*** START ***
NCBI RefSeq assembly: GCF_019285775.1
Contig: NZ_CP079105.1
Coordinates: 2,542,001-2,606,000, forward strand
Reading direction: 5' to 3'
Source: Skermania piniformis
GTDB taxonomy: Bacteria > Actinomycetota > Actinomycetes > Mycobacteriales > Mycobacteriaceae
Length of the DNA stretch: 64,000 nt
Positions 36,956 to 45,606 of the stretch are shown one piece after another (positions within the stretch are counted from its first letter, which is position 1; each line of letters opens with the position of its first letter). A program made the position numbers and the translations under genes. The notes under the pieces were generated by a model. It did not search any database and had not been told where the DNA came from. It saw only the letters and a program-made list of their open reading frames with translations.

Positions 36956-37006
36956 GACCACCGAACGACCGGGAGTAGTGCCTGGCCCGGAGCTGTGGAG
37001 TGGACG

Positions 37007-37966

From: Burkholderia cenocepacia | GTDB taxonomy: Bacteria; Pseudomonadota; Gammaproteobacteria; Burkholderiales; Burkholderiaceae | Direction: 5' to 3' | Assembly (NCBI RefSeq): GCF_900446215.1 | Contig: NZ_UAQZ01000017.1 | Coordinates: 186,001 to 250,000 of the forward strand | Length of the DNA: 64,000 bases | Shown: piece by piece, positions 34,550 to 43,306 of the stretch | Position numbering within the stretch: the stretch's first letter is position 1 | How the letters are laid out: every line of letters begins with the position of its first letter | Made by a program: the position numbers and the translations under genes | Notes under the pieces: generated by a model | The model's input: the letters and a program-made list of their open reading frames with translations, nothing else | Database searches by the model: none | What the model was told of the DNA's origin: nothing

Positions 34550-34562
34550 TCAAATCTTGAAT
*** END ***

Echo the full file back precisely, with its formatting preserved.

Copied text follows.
NCBI RefSeq assembly: GCF_019285775.1
Contig: NZ_CP079105.1
Coordinates: 2,542,001-2,606,000, forward strand
Reading direction: 5' to 3'
Source: Skermania piniformis
GTDB taxonomy: Bacteria > Actinomycetota > Actinomycetes > Mycobacteriales > Mycobacteriaceae
Length of the DNA stretch: 64,000 nt
Positions 36,956 to 45,606 of the stretch are shown one piece after another (positions within the stretch are counted from its first letter, which is position 1; each line of letters opens with the position of its first letter). A program made the position numbers and the translations under genes. The notes under the pieces were generated by a model. It did not search any database and had not been told where the DNA came from. It saw only the letters and a program-made list of their open reading frames with translations.

Positions 36956-37006
36956 GACCACCGAACGACCGGGAGTAGTGCCTGGCCCGGAGCTGTGGAG
37001 TGGACG

Positions 37007-37966

From: Burkholderia cenocepacia | GTDB taxonomy: Bacteria; Pseudomonadota; Gammaproteobacteria; Burkholderiales; Burkholderiaceae | Direction: 5' to 3' | Assembly (NCBI RefSeq): GCF_900446215.1 | Contig: NZ_UAQZ01000017.1 | Coordinates: 186,001 to 250,000 of the forward strand | Length of the DNA: 64,000 bases | Shown: piece by piece, positions 34,550 to 43,306 of the stretch | Position numbering within the stretch: the stretch's first letter is position 1 | How the letters are laid out: every line of letters begins with the position of its first letter | Made by a program: the position numbers and the translations under genes | Notes under the pieces: generated by a model | The model's input: the letters and a program-made list of their open reading frames with translations, nothing else | Database searches by the model: none | What the model was told of the DNA's origin: nothing

Positions 34550-34562
34550 TCAAATCTTGAAT